After delaying planting in spring due to widespread floods throughout the Midwest, farmers are now hoping to recover from yet another obstacle: an early blizzard, the Wall Street Journal reports.
The big picture: Historic flooding in the spring led farmers to delay plantings due to drenched fields. An uncharacteristically early blizzard in northern states in recent days has only amplified the race to harvest, with farmers scrambling to pull their crops before they freeze.
- Late plantings have left crops immature and in need of even more time to grow. In the 18 highest corn-producing states, 58% of crops were mature by Oct. 7, compared to an average of 85% at that point in the previous 5 years, according to the USDA.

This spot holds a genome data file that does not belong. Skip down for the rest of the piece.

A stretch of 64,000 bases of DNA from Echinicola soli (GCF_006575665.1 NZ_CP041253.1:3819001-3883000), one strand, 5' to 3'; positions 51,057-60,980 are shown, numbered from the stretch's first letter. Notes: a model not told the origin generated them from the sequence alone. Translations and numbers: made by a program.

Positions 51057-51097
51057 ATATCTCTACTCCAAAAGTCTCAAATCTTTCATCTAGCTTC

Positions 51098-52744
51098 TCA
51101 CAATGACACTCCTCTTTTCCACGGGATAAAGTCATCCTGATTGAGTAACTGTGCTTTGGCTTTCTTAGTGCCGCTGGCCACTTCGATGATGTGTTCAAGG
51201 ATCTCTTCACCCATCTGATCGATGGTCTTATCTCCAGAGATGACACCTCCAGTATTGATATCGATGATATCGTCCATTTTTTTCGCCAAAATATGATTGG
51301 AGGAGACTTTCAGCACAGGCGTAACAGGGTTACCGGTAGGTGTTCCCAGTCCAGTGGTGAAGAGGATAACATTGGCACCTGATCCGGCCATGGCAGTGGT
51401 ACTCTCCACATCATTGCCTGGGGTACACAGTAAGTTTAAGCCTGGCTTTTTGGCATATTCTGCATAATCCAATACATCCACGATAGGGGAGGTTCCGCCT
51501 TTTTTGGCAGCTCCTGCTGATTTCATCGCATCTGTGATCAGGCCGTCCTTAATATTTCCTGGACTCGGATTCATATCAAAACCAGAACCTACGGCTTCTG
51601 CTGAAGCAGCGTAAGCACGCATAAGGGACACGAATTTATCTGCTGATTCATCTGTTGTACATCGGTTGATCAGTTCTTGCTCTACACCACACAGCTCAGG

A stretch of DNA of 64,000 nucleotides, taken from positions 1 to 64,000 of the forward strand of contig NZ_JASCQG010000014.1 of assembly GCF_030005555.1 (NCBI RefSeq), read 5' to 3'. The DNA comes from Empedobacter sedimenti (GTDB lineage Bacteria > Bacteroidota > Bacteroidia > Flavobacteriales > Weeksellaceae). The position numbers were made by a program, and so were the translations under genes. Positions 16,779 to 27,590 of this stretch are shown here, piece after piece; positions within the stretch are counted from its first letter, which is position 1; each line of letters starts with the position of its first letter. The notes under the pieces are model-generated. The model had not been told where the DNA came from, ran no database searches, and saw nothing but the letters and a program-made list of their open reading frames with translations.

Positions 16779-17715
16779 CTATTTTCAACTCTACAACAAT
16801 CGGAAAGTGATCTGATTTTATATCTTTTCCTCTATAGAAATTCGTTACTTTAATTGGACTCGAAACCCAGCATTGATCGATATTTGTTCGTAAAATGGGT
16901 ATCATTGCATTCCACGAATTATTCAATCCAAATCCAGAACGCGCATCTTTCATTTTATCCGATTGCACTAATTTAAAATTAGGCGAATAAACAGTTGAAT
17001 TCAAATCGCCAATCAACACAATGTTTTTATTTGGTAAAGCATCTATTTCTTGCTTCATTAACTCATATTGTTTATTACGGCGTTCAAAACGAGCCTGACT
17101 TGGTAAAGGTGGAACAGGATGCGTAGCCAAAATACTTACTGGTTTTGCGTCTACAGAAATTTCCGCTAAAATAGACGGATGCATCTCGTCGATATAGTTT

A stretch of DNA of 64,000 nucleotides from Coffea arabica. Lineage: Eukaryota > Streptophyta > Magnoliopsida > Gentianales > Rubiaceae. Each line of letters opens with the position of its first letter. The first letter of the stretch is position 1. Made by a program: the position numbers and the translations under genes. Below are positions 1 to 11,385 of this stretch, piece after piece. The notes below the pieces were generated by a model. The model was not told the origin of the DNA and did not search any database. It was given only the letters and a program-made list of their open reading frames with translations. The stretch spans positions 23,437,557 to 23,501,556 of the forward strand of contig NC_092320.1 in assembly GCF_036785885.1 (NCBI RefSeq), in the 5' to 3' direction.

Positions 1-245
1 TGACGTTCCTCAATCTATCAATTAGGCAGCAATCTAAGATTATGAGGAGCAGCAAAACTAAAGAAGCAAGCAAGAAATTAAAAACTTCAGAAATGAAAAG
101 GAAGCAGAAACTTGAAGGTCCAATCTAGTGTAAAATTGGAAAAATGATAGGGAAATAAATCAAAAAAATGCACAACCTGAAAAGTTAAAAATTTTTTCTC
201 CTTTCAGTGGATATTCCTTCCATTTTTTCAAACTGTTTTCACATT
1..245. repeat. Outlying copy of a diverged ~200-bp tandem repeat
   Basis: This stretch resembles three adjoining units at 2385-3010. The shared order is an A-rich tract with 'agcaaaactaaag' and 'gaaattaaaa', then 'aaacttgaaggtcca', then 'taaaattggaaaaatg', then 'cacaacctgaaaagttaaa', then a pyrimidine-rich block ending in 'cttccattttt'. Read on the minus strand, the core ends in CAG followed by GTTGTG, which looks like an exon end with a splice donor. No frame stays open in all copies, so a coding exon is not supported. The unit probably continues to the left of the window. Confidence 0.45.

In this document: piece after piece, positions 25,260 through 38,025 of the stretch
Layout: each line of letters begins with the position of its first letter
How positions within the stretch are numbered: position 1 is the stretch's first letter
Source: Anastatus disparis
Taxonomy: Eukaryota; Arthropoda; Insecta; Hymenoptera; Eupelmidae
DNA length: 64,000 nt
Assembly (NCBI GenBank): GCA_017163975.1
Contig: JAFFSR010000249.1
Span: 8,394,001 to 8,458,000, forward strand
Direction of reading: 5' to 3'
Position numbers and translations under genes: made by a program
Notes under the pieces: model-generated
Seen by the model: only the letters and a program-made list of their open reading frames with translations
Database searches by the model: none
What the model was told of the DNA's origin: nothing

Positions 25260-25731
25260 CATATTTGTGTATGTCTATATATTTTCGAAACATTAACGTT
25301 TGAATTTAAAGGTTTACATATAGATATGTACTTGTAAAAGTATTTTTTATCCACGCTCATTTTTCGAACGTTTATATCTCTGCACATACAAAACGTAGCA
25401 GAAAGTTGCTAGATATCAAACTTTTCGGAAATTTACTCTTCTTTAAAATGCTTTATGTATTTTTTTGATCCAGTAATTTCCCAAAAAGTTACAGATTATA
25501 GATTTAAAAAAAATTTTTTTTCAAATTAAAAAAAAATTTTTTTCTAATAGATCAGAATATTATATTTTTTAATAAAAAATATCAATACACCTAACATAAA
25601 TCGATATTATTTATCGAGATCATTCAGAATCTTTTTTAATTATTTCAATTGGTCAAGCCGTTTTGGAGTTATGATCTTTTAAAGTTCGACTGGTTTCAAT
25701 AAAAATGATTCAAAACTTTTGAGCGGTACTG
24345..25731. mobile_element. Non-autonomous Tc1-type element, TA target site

- The storm dumped between 1 and 2 feet of snow from Colorado to Minnesota.
- “We know the snow’s going to be a disaster,” South Dakota farmer Roger Rix told WSJ.
Of note: Farmers — especially those who produce soy — have also been struggling with fluctuating demand in the face of the ongoing U.S.-China trade war.
What to watch: Farmers say this round of snow could delay harvests by an additional 3 weeks — leaving them just on the brink of winter's full blow.